Big Truck Day rolls into Destin

Savannah Chastain
Twenty-eight vehicles were on display at the Destin Community Center’s 12th annual Big Truck Day last Thursday.

Back-hoes, police cars and bucket cranes were just some of the vehicles on-hand for Destin’s 12th annual Big Truck Day at the Community Center.

“It’s not just big trucks, but the name would be too long if we called it unique vehicle day,” said Parks and Recreation Program Coordinator Nick Coleman. “It’s always the last Thursday of our Kid’s camp, a free event for the kids to see our trucks.”

Walking around the parking lot it was easy to see why children anticipate big truck day every year. From local service vehicles to restaurant and business promotional automobiles, every station had a fun aspect for the kids to explore.

On the back-hoe, provided by Hurlburt Air Force Base, two-year-old Tripp Cox could not hide his excitement.

“Scoop tractor!” he kept shouting. “It goes up on a hill.”

Tripp’s mother, Anna Cox told The Log that when she discovered this free event she knew she had to bring her son to check out all the trucks.

“He is obsessed with anything with wheels,” she said. “He has small duplicates at home so this is a dream come true for him.”

  Over by the Okaloosa County Sheriff’s vehicles, special four-legged friends were available for meet-and-greet.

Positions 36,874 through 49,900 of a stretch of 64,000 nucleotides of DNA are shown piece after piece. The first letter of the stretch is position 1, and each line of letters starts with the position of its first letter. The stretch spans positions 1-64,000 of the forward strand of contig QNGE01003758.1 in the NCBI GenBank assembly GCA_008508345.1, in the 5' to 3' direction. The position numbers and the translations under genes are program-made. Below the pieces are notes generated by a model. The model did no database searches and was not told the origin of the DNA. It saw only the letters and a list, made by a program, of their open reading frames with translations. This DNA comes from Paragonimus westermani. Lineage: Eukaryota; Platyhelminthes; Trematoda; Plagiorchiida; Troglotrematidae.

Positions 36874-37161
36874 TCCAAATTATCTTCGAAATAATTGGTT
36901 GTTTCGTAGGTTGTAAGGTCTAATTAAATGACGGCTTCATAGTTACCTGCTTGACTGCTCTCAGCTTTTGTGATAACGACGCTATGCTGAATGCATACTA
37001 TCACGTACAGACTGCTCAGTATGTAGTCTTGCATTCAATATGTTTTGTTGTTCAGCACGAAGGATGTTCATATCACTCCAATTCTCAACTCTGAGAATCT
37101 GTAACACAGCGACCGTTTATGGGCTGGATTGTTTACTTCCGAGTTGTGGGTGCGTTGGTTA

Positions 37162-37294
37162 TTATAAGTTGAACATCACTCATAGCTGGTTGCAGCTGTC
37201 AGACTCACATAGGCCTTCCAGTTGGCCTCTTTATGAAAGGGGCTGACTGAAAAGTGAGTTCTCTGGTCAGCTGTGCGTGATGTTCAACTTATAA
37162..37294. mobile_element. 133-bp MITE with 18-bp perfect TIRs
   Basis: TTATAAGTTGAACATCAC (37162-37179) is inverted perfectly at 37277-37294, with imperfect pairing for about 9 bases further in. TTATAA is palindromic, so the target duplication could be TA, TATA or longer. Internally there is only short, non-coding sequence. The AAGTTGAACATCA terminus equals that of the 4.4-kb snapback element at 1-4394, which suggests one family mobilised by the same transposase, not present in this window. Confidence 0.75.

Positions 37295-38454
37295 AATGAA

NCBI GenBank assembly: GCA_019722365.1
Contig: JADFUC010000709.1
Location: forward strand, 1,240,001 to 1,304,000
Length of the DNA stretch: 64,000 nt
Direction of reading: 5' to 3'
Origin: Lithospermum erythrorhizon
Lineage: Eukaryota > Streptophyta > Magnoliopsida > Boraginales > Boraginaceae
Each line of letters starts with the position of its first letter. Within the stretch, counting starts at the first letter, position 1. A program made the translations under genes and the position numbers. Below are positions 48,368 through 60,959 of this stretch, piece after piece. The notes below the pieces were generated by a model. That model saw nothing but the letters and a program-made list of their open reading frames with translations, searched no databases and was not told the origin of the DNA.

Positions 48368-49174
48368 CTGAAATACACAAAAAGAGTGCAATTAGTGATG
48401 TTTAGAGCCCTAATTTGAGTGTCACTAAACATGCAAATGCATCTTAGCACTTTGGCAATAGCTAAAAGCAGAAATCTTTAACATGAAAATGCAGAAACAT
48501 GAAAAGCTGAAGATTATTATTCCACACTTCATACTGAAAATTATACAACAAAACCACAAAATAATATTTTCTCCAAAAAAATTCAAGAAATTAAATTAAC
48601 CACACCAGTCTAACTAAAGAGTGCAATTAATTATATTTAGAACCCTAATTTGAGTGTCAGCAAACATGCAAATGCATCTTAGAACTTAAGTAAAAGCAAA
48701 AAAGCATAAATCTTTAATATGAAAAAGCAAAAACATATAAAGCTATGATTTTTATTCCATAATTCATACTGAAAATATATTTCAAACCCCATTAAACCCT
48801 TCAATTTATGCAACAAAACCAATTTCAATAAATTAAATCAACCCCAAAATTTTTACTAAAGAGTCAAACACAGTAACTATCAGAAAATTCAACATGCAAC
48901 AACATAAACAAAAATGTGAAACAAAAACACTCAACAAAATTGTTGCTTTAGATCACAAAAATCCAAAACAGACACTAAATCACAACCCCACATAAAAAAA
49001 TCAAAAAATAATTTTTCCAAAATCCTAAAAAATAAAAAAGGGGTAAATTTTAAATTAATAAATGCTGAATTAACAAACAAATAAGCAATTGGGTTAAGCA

Bosse, a miniature Chihuahua sporting a Sheriff’s uniform posed for photos with his owner Renee Gault.

“He’s the only four-legged volunteer at the Sheriff’s Office,” said Gault. “He does school visits for the empowered kids program, and we give out safety trading cards.”

Sitting patiently in the back of a sheriff’s SUV, Forg, a three-year-old K-9 happily allowed kids to pet him while his human partner, Deputy Sterling Eslinger explained his role in the field.

“They live with us, stay with us and come home with us,” Eslinger told a group of onlookers. “They become part of the family.”

After the meet-and-greet the children had a chance to try on the thick arm protector used in training the K-9 unit.

“It was heavy,” said Fisher Kelly after trying on the sleeve.

“I liked it, the dogs were my favorite part,” said Fisher’s sister Addie.

At each vehicle kids were given a demonstration or an informational tour by a working professional, and most gave a small prize such as stickers, pins, Frisbees and coloring pages.

“The kids love it they come out, honk the horns and eat ice cream,” said Coleman. “We are just really blessed to have all of these services partake.”